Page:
Type 1 | Rejected Stalker: He is someone you know, and have been in a relationship with that might have been controlling or abusive in nature. Australian forensic psychiatrist Paul Mullen defines the rejected stalking type as an individual who has experienced the unwanted end of a close relationship, most likely with a romantic partner, but also possibly with a parent, colleague or acquaintance. On separation, the stalker wants to reconcile or exact revenge or vacillates between the two emotions, Mullen said. The victim learns this only too late. Like Anjali Rathour who entered into a relationship with Ashwani Yadav, a BBA student, while they were studying at Lovely Professional University in Jalandhar. Anjali, a BTech student dated Yadav for four years but began avoiding him since January 2017. Yadav, however, didn’t give up and in June, called Anjali asking to meet her. Yadav allegedly chased the 23-year-old software engineer in a parking lot in Noida and shot her.
Type 2 | Love-obsessed stalker: You’ve seen this type in many Bollywood films. The hero waylays the heroine, she is initially annoyed but then gives in, and lives happily ever after with the stalker. Real-life is very different from reel and stalking a woman, who is not interested, is not wooing. “All stalkers believe in a pathological way that once they manage to contact the woman, she will begin to have a relationship with them,” explains clinical psychologist Dr Rajan Mitra. Take the case of Karuna, 21, who joined a neighbourhood computer centre owned by Aditya Malik. He fell for her and set about wooing her. But when she spurned his proposal of marriage, his love took a dark turn. Karuna complained about Malik stalking her to the police and both families later reached a compromise. However something went wrong. In 2016, a year and a half later, 34-year-old Malik stabbed Karuna with a pair of scissors several times in the middle of a busy street in Delhi’s Burari. Malik told the police he was angry after he saw some pictures that Karuna had sent to another man.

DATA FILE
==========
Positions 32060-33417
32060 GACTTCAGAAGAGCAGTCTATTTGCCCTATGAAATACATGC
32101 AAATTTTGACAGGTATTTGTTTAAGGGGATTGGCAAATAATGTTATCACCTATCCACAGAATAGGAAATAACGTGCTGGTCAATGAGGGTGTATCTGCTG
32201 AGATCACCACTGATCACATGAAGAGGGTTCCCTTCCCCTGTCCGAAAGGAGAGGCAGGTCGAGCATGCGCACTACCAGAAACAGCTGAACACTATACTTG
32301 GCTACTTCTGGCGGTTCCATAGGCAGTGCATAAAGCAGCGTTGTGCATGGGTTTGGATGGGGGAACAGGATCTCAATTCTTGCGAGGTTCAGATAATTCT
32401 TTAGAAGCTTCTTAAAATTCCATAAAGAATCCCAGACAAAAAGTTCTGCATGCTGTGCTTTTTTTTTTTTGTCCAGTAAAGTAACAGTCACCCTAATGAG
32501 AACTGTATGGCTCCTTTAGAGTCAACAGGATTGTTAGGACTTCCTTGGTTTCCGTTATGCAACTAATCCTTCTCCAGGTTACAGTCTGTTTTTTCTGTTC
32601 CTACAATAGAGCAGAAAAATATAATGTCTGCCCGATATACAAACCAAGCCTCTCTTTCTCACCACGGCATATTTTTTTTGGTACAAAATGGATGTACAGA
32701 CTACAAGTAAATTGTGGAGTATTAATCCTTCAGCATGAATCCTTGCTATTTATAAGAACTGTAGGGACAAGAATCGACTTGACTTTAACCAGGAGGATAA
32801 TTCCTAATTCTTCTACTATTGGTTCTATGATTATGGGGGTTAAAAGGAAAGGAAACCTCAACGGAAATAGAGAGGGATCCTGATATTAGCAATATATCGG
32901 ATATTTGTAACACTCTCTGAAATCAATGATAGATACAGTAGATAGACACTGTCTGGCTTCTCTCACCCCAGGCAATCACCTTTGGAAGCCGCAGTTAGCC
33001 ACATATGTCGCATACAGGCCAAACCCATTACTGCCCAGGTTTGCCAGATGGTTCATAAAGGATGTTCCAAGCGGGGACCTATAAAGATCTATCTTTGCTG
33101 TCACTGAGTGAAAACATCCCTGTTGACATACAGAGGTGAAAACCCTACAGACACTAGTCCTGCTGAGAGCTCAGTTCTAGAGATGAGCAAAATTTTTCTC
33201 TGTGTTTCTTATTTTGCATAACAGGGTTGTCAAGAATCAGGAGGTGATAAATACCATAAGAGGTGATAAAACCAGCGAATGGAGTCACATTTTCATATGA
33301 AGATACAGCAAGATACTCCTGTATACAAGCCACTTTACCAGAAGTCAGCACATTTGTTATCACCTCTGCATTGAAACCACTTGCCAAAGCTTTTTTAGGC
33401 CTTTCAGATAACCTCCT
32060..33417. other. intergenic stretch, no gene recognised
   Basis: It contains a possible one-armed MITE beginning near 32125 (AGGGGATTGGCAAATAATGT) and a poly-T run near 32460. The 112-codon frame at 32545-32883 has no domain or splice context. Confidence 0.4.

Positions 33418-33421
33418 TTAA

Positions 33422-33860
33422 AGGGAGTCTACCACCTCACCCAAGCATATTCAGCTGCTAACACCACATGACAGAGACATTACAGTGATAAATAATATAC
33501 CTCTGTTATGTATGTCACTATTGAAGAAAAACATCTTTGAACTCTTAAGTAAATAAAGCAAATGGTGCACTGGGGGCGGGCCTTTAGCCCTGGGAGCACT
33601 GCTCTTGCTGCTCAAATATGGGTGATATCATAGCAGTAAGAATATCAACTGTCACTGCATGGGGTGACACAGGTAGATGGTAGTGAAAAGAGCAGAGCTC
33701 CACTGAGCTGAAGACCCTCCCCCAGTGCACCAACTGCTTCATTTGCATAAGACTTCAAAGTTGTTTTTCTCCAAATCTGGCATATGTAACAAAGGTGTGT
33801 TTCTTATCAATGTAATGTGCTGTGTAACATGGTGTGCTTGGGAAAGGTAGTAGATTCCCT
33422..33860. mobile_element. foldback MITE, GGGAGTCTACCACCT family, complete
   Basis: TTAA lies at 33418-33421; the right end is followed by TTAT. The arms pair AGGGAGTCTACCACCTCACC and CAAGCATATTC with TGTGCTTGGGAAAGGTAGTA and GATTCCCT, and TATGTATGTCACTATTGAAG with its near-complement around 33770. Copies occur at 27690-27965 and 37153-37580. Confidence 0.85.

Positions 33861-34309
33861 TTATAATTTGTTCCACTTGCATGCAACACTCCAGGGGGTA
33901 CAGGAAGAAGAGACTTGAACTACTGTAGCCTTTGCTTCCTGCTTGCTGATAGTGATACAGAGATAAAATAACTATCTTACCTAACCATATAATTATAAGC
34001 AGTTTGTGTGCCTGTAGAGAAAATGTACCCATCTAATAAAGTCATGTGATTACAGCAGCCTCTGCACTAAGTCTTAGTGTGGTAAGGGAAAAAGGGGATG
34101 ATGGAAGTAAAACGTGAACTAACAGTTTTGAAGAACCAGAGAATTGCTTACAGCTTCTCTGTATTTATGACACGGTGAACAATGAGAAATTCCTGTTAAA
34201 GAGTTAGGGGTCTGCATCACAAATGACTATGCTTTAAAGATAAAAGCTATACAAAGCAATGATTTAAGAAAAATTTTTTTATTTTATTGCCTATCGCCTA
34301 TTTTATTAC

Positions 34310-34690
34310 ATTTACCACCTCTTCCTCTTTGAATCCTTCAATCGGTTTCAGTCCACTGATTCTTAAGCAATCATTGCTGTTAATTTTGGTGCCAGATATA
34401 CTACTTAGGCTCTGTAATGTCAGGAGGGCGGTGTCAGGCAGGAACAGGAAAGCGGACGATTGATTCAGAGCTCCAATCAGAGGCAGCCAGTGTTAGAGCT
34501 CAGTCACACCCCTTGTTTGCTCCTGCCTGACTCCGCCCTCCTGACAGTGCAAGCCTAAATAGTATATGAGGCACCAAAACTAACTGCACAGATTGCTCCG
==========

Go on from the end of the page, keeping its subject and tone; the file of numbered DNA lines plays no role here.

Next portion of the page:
Type 3 | Predator stalker: This is the most dangerous kind. Dr Mitra says such men stalk because they fantasize about women in an obsessive pathological way. “They get a mental high from the pursuit,” he says. Vikas Barala, son of Haryana BJP leader Subhash Barala, and his friend Ashish Kumar may have perhaps been looking for a similar high as they allegedly chased DJ Varnika Kundu down the streets of Chandigarh on the midnight of August 4.
Type 4 | The grudge stalker: The resentful stalker is driven by a sense of injustice. “Their behaviour reflects their perception that they have been humiliated and treated unfairly, viewing themselves as the victim,” says Robert T Muller, psychologist with the York University in Toronto writes in journal Pyschology Today. A 50-year-old street food vendor was brutally stabbed to death in April this year, allegedly by a 23-year-old who had earlier stalked his daughter, at Amar Colony in south Delhi. The accused, Bal Karan Yadav, was jailed in 2013 in a molestation case filed by the vendor’s daughter. Yadav got bail in 2014 but continued to nurse a grudge, looking for an opportunity to settle scores.
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